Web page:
Progress Towards Lake Berryessa Renaissance

Progress Towards Lake Berryessa Renaissance: Napa County Moves Forward

In an email to the Lake Berryessa News, Deputy Napa County Executive Officer Molly Rattigan reported that, “We are in the process of finalizing the marketing report with Ragatz Realty and the job description for the Concessionaire Manager for Lake Berryessa. Both should be final in early August and we’ll move to the bidding documents.  Plan is to release documents in September.”

Although the rebuilding process has been delayed several times, the latest being the COVID19 crisis, everyone following this process is breathing a sigh of relief that the wheels are, once again, at least turning.

The MPA’s first phase paves the way for the county to choose developers for three lakeside resort sites, Monticello Shores, Spanish Flat and Steele Canyon RecAreas.

Under Phase 2, by or before Nov. 1, 2030, the county will determine whether to take over  recreation management responsibility for two other sites -- Pleasure Cove Marina and Markley Cove Resort currently under multi-year contracts with Reclamation.

In Phase 3, by 2030 the county may elect to assume recreation management responsibility for Berryessa Point Recreation Area and Putah Canyon Recreation Area. (See Putah Canyon story on Page 2: Bureau of Reclamation Opens Ten Year Term Bids for Putah Canyon RecArea.)

In a statement to the North Bay Business Journal ( Rattigan said, “We plan to send out bidding packages by September. We maintain a list of interested parties and will provide information and updates about these emerging business opportunities.”

“It has been too long since we experienced a thriving Lake Berryessa,” said Supervisor Diane Dillon, chair of the Napa County Board of Supervisors. “We want to work with the community to restore economic vitality to the region surrounding one of Napa County’s most important recreational areas. We thank the Bureau of Reclamation for working with us and for providing the county the opportunity to bring back vibrant concessions at Lake Berryessa.”

Lake Berryessa Boat and Jet Ski Rentals and Repair Owner Marty Rodden hopes to see Spanish Flat, Monticello Shores and Steele Canyon redeveloped.

Although Lake Berryessa was closed for several months due the virus restrictions, since it opened last month the response from the public has been overwhelming - showing again that the lake is a major recreation draw. “We are booked up solid through August for our wakeboard, ski and pontoon boat rentals as well as for jet skis, fishing boats, kayaks and paddle board reservations,” Rodden said.

Rodden, a long-term local business owner with deep ties to the community believes, “A number of good companies plan to bid on one or more of these properties.”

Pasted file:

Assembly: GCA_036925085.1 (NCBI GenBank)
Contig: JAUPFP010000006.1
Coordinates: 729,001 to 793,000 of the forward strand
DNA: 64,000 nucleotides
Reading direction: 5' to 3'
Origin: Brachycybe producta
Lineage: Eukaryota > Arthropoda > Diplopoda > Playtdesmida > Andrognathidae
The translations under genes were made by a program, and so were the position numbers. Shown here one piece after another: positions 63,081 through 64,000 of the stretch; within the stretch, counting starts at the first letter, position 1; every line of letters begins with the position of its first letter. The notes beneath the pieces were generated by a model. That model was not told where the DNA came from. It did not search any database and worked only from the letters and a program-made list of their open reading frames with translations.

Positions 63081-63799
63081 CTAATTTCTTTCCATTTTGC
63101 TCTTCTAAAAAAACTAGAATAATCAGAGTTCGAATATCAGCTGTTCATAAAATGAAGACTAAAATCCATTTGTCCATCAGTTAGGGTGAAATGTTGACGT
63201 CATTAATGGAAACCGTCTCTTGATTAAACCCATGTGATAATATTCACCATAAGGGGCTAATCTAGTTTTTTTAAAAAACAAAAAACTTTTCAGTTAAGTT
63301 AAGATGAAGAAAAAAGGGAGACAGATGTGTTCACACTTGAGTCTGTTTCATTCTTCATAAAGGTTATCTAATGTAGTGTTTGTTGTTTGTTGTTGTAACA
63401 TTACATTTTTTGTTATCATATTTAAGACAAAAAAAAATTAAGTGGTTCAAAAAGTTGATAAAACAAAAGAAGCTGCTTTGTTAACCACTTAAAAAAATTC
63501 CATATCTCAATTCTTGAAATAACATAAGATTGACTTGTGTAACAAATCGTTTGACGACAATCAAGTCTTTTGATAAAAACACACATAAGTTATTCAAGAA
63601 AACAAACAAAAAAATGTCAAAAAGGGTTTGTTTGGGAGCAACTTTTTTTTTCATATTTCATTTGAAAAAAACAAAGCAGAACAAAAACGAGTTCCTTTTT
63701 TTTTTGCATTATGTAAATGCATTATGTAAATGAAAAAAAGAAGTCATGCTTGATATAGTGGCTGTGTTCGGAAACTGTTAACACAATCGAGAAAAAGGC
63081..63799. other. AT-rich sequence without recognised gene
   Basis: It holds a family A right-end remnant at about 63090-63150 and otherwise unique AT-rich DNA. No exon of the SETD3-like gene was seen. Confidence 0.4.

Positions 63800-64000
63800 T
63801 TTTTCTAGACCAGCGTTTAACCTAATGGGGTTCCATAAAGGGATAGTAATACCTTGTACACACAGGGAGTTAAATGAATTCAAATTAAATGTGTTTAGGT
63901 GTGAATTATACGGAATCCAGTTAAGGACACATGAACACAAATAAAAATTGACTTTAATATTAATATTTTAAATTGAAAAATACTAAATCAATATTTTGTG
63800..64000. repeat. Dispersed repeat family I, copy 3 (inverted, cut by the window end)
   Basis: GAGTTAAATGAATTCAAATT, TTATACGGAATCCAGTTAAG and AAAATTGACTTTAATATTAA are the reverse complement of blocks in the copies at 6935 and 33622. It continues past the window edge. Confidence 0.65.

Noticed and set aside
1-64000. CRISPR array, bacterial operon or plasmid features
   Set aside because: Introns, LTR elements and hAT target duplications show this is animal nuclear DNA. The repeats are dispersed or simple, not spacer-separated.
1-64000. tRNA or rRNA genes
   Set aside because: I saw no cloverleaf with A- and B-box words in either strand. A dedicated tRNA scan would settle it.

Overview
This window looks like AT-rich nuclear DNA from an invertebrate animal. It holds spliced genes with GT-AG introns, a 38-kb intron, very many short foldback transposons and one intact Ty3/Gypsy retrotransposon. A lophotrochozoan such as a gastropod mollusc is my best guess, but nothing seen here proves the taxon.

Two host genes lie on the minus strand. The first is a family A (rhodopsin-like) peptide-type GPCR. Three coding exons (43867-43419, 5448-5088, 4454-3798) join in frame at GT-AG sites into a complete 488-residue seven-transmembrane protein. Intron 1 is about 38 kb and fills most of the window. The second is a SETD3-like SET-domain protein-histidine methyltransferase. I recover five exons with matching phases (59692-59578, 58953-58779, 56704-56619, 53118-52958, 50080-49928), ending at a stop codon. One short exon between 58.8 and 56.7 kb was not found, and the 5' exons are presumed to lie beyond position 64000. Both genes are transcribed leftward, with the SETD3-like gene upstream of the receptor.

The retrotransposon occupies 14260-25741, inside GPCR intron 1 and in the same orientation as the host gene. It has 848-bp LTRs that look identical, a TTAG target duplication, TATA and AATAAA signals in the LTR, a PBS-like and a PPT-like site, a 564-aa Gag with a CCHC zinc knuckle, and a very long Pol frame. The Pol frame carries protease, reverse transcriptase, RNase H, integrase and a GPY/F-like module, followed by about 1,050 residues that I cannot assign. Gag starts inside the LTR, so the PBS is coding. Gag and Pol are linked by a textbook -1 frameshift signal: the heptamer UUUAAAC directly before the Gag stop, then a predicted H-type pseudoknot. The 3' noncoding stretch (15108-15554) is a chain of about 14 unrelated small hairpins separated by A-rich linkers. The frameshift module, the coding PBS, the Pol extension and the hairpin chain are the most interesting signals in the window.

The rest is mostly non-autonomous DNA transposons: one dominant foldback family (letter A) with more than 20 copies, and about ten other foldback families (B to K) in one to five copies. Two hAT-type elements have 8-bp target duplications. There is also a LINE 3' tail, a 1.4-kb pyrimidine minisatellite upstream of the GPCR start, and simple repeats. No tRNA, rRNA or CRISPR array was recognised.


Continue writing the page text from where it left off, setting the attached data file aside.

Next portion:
Hopefully financially-solid recreation companies will recognize the profit potential described in so much detail in the Ragatz Report commissioned by the County in 2017: Lake Berryessa: An Untapped Resort Development Opportunity. (The full Ragatz Report is available at:

It is gratifying that the county is working once again with Ragatz to assist in writing the bid prospectus.

One enduring business, the Turtle Rock Bar & Café operated by Pete Leung for 40 years, regularly sees his parking lot packed with motorcycles, cars, trucks and boat trailers - even with the present health restrictions.

“The future is promising with opportunities for development, and property prices are going up,” said Leung, known for his famous egg rolls. “There is money to be made here if the county is willing to entertain new ideas, but we need to get resorts developed, new lodging, more restaurants, shower facilities as well as water and sewer infrastructure to support them.”

Most residents and regular visitors agree. The Ragatz report concluded, based on extensive input, analysis, and survey results that:

“The challenge and opportunity are to redevelop the five concession areas into resorts that more appropriately reflect the lifestyle of today’s participants in outdoor recreation – higher quality, more variety, greater convenience, more nature-based (but not forgetting the ever-popularity of motor boats and RVs), more family-oriented, etc.

If more care is given to these important trends, Lake Berryessa has the opportunity to: (1) become a significant year-round destination for the almost 10 million people in the Bay Area and Sacramento; (2) significantly impact the economy of Napa County; (3) be profitable to appropriately selected concessionaires; and (4) do so while maintaining and enhancing the natural environment.”

It is not the intent to make Lake Berryessa into a highly-commercialized, over-dense environment. Care must be taken to always balance the criteria of consumer demand, economic gain and protection of Lake Berryessa’s beautiful natural setting.”

This is 2020 - we know how to do that!                       © Peter Kilkus 2020